At least one North Korean expert in China, Zhang Ying, sees a Machiavelian twist to North Korea’s reaction to Yang Bin’s arrest and imprisonment. Guan Shan cites him but doesn’t endorse his views. “The Yang Bin Affair was the catalyst that led North Korea to resume testing nuclear weapons. On the one hand, this move was North Korea’s response to China’s illegal detention of its senior official, but it was also an opportunity to drag the only superpower, the United States, into the game with its ‘nuclear bluff’. Marathon six-party talks (China, the US, the two Koreas, Russia and Japan) were then initiated in Beijing.” 

Unfortunately, several aspects of Guan Shan’s book and his archaic sense of what a biographer should research and reveal badly mar what is otherwise a fascinating look at machinations inside the Hermit Kingdom, as well as what made Yang Bin tick. 

Guan Shan’s slavish praise of the Chinese Communist Party and Kim Jong Il’s dictatorship badly dents any claims the book may have to objectivity.  His oft-repeated mantra, that the Party will “Seek Truth from the Facts” and one day exonerate Yang Bin, seems especially ingratiating.

Frankly, Guan Shan’s reaction to staged celebrations in Pyongyang—reminiscent of China’s own mindless Cultural Revolution—seems downright odd. Yang Bin and his team are personally invited by the Supreme Leader to attend a celebration for the 70th anniversary of the People’s Army. Guan witnesses tens of thousands of North Korean citizens performing in perfect sync on Kim Il Sung Square in Pyongyang. They thunder “Long Live Marshal Kim!” and rush forward with flowers in their hands.

“We were cheering too,” recalls Guan. “Comrade Kim Jong Il stood on the platform, just a little more than 10 meters from us, and I took a photo of this exciting moment!…I was truly deeply impressed. These were heartfelt cheers from the Korean people…”

Less striking but still inappropriate is the way that a handful of Korean proper names, both place names and names of officials who took part in the Sinuiju negotiations, are romanized according to the Chinese pronunciation of their names, as if Korea were still a vassal state of the Middle Kingdom.  

The book is chock-full of annoyingly meaningless detail. There are countless airport arrivals and departures in China and North Korea, yet each time we are told which young lady was holding a welcoming bouquet, and just how many limousines were in waiting. Do we really need to know what color they are, which brand name they carry, and whose extended limo headed the entourage?

In contrast to this fascination for trivia, the bigger questions one would expect a professional journalist to explore hardly rate a mention.  At no point does Guan Shan interview Beijing officials, or independent political analysts, to get the inside story on how the government viewed Yang Bin’s accession to the post of Sinuiju SAR Chief.  He delves only superficially into charges that Yang Bin gained permanent residence in Holland by betraying China’s military secrets. Nor does Guan Shan chat with anyone in the business world who might offer insight into Yang Bin the business strategist, or anyone outside Yang Bin’s circle who would venture an opinion on his group’s reputation in China as a whole.

Many of these shortcomings could have been eliminated if the book had been edited for an international readership. But in the end, this is a translation into English that remains a very Chinese book about a very Chinese phenomenon.

Comments

  1. On the Chinese-Korean names: who did the translation of the book? Are the names indicative of a rush-job where they simply didn’t have time to double-check less-significant facts?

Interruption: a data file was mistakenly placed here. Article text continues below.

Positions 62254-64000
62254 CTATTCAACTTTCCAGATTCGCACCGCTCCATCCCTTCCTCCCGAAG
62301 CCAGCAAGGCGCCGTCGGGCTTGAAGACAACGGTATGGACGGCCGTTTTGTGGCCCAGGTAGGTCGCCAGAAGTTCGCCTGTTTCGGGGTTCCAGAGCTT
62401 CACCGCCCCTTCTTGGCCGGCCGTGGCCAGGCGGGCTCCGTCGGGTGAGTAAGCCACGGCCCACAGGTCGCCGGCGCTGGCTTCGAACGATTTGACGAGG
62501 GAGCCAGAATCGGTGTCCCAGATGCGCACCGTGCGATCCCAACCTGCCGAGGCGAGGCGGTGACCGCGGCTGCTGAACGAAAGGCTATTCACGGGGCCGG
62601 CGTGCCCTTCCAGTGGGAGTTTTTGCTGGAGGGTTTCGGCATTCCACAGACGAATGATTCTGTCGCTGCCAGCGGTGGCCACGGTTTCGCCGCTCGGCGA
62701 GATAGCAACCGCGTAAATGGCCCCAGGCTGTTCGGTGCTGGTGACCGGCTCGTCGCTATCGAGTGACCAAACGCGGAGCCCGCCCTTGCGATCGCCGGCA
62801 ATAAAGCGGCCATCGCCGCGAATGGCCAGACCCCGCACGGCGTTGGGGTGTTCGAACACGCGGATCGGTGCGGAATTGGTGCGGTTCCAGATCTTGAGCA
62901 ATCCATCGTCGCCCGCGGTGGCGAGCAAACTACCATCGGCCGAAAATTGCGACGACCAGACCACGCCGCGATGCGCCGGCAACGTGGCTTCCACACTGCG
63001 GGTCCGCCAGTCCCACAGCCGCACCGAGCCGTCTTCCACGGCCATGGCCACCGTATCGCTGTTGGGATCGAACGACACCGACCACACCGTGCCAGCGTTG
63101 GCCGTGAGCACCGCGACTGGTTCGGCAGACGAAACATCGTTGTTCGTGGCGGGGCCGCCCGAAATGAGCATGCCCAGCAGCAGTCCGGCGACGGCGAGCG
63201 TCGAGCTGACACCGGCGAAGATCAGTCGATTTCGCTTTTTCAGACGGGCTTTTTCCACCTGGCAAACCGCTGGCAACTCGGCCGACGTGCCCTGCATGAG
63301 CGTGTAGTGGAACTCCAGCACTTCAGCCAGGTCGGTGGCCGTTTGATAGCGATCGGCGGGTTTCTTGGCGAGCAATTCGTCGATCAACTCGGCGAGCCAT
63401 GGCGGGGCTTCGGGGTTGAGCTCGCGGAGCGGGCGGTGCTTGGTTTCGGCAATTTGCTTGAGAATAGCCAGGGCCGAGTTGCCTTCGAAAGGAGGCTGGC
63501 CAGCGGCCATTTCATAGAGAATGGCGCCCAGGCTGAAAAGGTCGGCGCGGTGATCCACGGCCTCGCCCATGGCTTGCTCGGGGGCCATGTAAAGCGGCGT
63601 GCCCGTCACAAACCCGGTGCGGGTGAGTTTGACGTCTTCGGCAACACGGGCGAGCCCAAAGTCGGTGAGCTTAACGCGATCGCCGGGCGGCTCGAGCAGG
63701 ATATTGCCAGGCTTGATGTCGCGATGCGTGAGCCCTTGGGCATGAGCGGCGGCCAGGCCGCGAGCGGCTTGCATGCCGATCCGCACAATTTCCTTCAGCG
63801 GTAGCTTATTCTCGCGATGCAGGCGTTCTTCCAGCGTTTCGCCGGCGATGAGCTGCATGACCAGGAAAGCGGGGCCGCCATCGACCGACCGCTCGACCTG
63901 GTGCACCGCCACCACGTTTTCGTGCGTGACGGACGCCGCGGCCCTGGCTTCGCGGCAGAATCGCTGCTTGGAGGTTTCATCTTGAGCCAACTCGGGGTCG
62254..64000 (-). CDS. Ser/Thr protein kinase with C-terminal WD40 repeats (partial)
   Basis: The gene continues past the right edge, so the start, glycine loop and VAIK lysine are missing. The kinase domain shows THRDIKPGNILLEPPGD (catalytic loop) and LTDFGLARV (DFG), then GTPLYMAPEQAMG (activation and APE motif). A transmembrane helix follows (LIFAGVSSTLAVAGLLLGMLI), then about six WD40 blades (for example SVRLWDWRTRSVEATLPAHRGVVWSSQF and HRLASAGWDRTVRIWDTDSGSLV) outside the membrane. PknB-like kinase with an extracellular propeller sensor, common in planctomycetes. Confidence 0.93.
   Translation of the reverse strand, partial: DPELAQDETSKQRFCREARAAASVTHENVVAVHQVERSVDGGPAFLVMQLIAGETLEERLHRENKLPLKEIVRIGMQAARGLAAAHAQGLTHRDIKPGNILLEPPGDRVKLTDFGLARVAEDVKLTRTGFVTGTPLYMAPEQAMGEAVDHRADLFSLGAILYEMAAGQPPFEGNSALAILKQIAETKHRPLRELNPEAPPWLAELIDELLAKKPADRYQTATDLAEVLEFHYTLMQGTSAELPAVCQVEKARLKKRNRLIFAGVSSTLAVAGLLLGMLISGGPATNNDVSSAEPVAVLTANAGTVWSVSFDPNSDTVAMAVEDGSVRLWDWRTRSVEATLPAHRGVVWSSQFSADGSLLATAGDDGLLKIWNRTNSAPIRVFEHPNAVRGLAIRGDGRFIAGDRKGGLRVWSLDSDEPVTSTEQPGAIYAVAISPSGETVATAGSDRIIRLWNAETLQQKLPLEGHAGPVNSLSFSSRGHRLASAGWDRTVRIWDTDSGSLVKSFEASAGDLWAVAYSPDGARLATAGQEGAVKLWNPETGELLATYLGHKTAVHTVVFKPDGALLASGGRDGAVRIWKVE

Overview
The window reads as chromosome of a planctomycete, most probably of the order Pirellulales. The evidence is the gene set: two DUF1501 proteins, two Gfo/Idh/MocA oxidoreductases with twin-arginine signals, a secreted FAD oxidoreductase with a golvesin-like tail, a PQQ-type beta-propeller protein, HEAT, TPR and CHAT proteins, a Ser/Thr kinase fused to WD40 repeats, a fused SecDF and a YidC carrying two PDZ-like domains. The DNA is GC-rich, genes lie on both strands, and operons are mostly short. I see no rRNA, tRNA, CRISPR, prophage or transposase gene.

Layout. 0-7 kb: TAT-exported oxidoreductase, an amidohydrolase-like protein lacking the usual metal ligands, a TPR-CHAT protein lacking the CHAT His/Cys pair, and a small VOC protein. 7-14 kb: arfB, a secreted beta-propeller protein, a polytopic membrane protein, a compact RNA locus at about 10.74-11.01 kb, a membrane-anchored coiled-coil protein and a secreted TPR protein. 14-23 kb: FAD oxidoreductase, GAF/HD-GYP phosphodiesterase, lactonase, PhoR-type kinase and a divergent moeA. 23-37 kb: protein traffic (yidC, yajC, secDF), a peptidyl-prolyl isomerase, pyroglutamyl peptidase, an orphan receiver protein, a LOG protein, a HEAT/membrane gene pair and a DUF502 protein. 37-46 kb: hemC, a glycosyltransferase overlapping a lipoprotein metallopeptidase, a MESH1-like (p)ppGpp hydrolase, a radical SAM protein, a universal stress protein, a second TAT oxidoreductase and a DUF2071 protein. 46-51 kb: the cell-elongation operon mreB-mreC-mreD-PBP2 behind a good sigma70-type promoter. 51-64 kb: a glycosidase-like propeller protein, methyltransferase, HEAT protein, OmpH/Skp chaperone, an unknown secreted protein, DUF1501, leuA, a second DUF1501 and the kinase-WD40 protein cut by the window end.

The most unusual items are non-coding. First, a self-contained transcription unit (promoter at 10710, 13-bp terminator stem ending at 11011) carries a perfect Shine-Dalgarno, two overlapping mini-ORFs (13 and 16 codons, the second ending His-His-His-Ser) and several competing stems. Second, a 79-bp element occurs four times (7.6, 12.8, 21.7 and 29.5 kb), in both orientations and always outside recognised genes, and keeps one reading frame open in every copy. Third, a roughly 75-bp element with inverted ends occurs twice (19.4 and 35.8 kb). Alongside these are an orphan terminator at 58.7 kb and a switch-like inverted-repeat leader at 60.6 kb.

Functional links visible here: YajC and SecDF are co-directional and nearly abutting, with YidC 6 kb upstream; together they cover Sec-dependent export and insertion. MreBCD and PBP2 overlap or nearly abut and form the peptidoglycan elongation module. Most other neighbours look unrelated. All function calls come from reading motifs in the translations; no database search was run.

2. Regarding the Sinuiju SEZ, currently China and North Korea are bickering about a bridge to be built across the Yalu near Dandong. China wants to build it south of Dandong near Liaoning’s Langtou airport but North Korea insists on a location north of Dandong near Hu Shan Great Wall (“Wi Hwa” Island).

    http://www.truthabouttrade.org/content/view/13215/54/lang,en/

  3. Michael says:

    On Korean names I think it would take a lot of linguistic sophistication to transcribe from Chinese into romanised Korean, and although this is an interesting sounding book I doubt if the translator is greatly aware of (or interested in) linguistic issues. Is the translator named by the way?

  4. @Michael

    No, the translator is not identified.

    Apparently my explanation about the way names are transliterated was not clear enough. I am NOT talking here about transcribing “Chinese into romanised Korean.” What I meant is that two different systems of romanization have been applied in the book, which is confusing.

    To simplify, let me explain it like this. Do you recognize the Korean personality called “Jin Zheng Ri”? Odds are you don’t. Do you recognize the name “Kim Jong-Il”? I assume you do. For you, romanizing the name of the dictator of North Korea according to the Chinese pronunciation of his name would be confusing. Try looking up Jin Zheng-Ri in Wikipedia!

    In “Yang Bin,” the book uses two different ways of rendering Korean names. One is by pronouncing them in Korean, and then transliterating them into Latin letters according to the recognized international standard. Such a name can be accurately “re-translated” back into Korean. The other way the book romanizes is to transliterate the Korean name according to the way it would be pronounced in Chinese. All Korean names can be written in Chinese, and were for several centuries. The problem here is that most native Koreans and foreigners who have mastered Korean would not know how to “re-translate” these pronunciations back into Korean.

    This means that interested readers, journalists and historians will find it difficult to identify the real people behind these sinified names. Difficult, not impossible! But the usage of two romanized systems in the book is, as noted, confusing and avoidable.

  5. jaap holm says:

    @ brucehumes. You wrote the book will be published soon. When? Tried to google “Fortune Gate (HK) Ltd” with no success. You have contact info? Really need this book.
    thanks

  6. jaap holm says:

    Hmmm. dont answer their mail. Do you have phone number? Sorry for harrassing you.

  7. @Jaap Holm

    Sorry, can’t supply their phone number!

  8. http://www.ybpeace.com/chinese/book.asp

    this is a rather late follow-up. but just in case…